1 November 2007 – Case of the Week #99


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We thank Dr. Keloth E. Pradeep, Wrexham Maelor Hospital, United Kingdom, for contributing this case.  To contribute a Case of the Week, please email info@PathologyOutlines.com with the clinical history, your diagnosis and microscopic images in JPG, GIF or TIFF format (send as attachments, any size, we will shrink if necessary).  Please include any other images (gross, immunostains, etc.) that may be helpful or interesting.  We will write the discussion (unless you want to), list you as the contributor, and send you a check for $35 (US dollars) for your time after we send out the case.  Please only send cases with a definitive diagnosis, and preferably cases that are out of the ordinary.


Case of the Week #99


Clinical History


A 70 year old man had a calcified mediastinal mass on chest Xray.  A core needle biopsy was taken.


Micro images:  #1#2#3#4#5

Immunostains:  CD3CD20keratinCD68 


What is your diagnosis?




























Thymoma, B1 type




Thymoma is the most common primary anterior mediastinal neoplasm.  It is often associated with myasthenia gravis and other immune-mediated disorders.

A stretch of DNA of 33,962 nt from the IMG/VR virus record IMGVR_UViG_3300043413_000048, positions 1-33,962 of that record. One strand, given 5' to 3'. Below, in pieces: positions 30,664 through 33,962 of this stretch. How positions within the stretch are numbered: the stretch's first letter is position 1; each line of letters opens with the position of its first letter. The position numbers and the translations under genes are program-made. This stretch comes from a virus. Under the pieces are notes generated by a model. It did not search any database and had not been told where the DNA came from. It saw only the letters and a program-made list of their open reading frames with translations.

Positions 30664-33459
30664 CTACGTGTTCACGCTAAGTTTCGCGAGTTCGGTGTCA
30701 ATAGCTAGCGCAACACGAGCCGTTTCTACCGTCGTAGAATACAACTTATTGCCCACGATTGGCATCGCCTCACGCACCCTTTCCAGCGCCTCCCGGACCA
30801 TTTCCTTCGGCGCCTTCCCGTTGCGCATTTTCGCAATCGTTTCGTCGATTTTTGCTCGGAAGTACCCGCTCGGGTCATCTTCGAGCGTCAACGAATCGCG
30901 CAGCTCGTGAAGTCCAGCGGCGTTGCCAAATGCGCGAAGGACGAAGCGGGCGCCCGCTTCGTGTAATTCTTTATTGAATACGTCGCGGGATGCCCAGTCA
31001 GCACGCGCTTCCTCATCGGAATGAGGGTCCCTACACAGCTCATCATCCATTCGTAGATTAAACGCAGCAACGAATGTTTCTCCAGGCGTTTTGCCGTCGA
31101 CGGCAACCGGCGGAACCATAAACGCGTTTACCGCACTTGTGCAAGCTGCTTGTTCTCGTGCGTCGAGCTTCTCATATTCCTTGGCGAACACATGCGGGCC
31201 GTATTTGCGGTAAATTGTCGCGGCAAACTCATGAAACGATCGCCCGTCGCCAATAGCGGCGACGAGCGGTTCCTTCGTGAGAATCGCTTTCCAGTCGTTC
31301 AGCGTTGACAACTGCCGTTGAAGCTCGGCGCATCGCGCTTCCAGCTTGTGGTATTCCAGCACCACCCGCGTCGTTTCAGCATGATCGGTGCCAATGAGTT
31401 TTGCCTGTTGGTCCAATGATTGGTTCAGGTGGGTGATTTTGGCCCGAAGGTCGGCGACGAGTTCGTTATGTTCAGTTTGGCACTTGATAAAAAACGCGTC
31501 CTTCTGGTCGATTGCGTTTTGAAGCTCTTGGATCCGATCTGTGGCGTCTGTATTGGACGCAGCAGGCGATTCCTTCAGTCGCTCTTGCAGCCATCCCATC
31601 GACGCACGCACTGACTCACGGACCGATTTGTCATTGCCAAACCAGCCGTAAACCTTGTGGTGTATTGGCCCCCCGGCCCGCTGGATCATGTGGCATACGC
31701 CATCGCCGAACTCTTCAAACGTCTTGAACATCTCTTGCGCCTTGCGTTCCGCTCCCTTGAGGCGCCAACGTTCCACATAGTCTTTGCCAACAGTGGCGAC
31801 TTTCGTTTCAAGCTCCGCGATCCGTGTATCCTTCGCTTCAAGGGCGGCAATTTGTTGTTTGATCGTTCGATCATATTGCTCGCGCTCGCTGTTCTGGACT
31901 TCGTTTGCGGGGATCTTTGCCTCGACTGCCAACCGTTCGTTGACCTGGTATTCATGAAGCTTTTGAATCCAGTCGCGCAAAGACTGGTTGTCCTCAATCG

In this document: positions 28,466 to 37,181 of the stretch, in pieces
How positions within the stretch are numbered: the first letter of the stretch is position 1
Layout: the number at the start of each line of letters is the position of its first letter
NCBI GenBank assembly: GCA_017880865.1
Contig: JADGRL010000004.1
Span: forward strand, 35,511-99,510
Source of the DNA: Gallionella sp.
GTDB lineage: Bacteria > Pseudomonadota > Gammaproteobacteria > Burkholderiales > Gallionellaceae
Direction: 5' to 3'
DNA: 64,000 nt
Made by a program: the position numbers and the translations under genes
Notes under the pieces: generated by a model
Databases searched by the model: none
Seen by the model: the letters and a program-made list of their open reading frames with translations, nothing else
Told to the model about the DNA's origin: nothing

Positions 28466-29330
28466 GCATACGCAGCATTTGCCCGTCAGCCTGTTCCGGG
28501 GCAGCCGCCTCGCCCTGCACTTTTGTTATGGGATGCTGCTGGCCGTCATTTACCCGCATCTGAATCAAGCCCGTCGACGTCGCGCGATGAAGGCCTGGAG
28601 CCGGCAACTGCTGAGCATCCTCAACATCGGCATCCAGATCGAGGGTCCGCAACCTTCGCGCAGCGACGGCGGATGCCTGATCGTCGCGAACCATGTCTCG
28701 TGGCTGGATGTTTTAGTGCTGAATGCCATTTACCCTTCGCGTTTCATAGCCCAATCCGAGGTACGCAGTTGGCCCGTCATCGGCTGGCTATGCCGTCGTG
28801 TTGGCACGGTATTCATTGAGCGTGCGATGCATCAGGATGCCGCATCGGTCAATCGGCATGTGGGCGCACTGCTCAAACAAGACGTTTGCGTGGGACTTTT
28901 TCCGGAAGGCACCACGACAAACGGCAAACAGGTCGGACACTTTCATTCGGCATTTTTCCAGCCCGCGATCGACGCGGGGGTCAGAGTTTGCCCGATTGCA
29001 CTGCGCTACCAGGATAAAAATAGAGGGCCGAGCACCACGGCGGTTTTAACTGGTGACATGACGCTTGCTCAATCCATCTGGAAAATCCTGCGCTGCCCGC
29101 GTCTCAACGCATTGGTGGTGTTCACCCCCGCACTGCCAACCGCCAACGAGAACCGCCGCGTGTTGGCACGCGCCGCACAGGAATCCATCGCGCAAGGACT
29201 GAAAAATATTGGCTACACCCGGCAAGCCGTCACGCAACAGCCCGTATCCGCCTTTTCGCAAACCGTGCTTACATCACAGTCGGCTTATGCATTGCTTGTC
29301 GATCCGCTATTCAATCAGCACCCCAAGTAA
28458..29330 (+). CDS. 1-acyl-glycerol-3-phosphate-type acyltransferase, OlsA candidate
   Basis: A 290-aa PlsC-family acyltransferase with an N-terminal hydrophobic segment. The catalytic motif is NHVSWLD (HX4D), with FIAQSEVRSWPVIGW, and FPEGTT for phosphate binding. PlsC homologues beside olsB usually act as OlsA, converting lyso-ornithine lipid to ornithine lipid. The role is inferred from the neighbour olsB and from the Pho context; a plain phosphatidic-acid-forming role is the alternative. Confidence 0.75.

Morphologically, thymoma is a combination of bland epithelial cells and non-neoplastic lymphocytes.  This case was classified as type B1 (WHO) based on the large number of T lymphocytes (CD3+) mixed with epithelial cells (keratin+).


The numerous classification systems of thymoma have been extensively discussed, most recently by Suster and Moran (Am J Clin Pathol 2006;125:542).  For prognostic purposes, it is important to distinguish thymoma types that typically have benign behavior (types A, AB, B, B1 and B2), from those with atypical behavior (type B3, Ann Thorac Cardiovasc Surg 2005;11:367) and those that are cytologically malignant (type C, also called thymic carcinoma, AJSP 2002;26:1605).


The differential diagnosis of this lymphocyte rich type of thymoma is primarily lymphoblastic lymphoma and thymic lymphoid hyperplasia.  Lymphoblastic lymphoma typically presents in teenagers or young adults.  In contrast to thymoma, the lymphocytes are malignant and the epithelial component, if present, represents trapped normal epithelial cells.  Careful use of immunostains is necessary to avoid misdiagnosis.  Thymic lymphoid hyperplasia is also associated with myasthenia gravis, but typically does not produce a mass.  Lymphoid follicles are present with normal germinal centers, but the pattern of epithelial cells may be disrupted.  In some cases, the differential diagnosis of thymoma may also include thymic carcinoid tumor (if rosettes are present), or Castleman’s disease.


As an aside, we are pleased that American Journal of Clinical Pathology is now providing articles that are free full text, no registration, after 1 year from publication.  Other free full text, no registration pathology journals that we find particularly useful are Archives of Pathology and Laboratory Medicine (always free) and Modern Pathology (free after 1 year from publication).


Additional references: Mediastinum chapter of PathologyOutlines.com




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